The push to get federal money out to Kansas counties

Capitol Bureau

TOPEKA, Kan. (KSNW) — Kansas leadership is taking a close look at the state budget ahead of the start of fiscal year 2021 on July 1, 2020.

Due to coronavirus expenses and lack of revenue coming in to the state, Kansas is expected to see a $653 million budget shortfall in fiscal year 2021. However, according to the Kansas Constitution, the state budget cannot be in the negative. This means significant budget cuts are likely. But state agencies are still requesting $16 million in reimbursement for coronavirus-related expenses. This request was passed out of committee by the SPARK Task Force Executive Committee on Monday morning, but it must also get approval from the State Finance Council.

According to the Director of the Kansas Legislative Research Department, J.G. Scott, budget projections from April are holding true. Though he added that some tax incomes were better than projected.

“It’s really showing close to what…the impact of the COVID shutdown really did show,” said Scott.

But some money is coming into the state. More than $100 million in federal funding will be given to Kansas. It was left up to the SPARK Task Force to decide the best way to distribute the money to Kansas counties and they have elected to pass it out in three phases.

  • Phase One: In June, $400 million will go to counties to be used for health-related expenses that will help reopen the county safely and according to health guidelines.
  • Phase Two: In August, $525 million will go to counties to revitalize the economy.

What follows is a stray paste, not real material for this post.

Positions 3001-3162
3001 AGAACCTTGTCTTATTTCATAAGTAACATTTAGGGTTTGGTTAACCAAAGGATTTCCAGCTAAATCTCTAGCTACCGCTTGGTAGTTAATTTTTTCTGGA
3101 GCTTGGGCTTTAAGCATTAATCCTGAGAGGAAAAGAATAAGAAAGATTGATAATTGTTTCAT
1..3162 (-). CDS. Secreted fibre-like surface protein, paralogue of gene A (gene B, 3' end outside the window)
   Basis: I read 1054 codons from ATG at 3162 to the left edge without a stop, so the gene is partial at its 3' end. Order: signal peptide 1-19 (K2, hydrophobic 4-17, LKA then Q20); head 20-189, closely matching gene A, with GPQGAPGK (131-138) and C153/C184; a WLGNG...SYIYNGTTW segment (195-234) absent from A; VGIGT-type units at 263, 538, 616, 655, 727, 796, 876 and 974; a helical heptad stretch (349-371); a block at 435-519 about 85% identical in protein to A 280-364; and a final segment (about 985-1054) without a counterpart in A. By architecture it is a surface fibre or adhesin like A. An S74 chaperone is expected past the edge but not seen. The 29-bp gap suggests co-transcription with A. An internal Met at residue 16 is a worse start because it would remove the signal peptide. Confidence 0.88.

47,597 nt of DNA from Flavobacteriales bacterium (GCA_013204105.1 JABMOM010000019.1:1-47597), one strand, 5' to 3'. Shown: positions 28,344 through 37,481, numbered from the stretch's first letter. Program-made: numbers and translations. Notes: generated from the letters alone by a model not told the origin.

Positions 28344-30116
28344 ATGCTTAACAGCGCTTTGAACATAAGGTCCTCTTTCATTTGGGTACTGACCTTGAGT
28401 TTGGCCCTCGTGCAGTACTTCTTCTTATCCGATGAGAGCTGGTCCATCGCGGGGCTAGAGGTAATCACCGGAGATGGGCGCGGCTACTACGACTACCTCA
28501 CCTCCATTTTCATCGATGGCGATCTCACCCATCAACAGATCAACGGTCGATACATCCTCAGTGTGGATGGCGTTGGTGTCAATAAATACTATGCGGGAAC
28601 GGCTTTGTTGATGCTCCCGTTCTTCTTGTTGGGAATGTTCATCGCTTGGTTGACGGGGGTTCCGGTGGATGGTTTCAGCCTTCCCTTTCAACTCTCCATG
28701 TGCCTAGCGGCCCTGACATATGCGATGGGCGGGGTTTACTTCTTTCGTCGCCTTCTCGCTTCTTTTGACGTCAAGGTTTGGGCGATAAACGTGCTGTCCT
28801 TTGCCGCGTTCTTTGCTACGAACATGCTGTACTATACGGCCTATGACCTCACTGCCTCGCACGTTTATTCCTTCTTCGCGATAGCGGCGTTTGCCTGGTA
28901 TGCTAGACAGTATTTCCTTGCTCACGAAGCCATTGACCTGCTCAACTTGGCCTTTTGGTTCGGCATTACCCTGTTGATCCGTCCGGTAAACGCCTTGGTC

• Phase Three: In October, $324 million will go to counties to prepare for possible future emergencies.

The money must be used by counties for coronavirus-related expenses. The counties will also be required to submit monthly reports to the task force on how they are spending the money. If a county doesn’t expect to spend all of the money given to them, that money will be re-allocated out to other counties in phase three.

“I think that the counties will be really looking at what their needs are and how much of the allocation that we have they will be able to spend,” explained Cheryl Harrison-Lee, Director of the Kansas Recovery Office.

Johnson and Sedgwick counties receive separate funding from the Federal Government due to their large population size. All counties must spend Federal money by December 30, 2020, otherwise, it is taken back by the Federal Government.

The decisions made by the SPARK Task Force must be approved by the Senate Finance Council. The council will meet on Wednesday afternoon.

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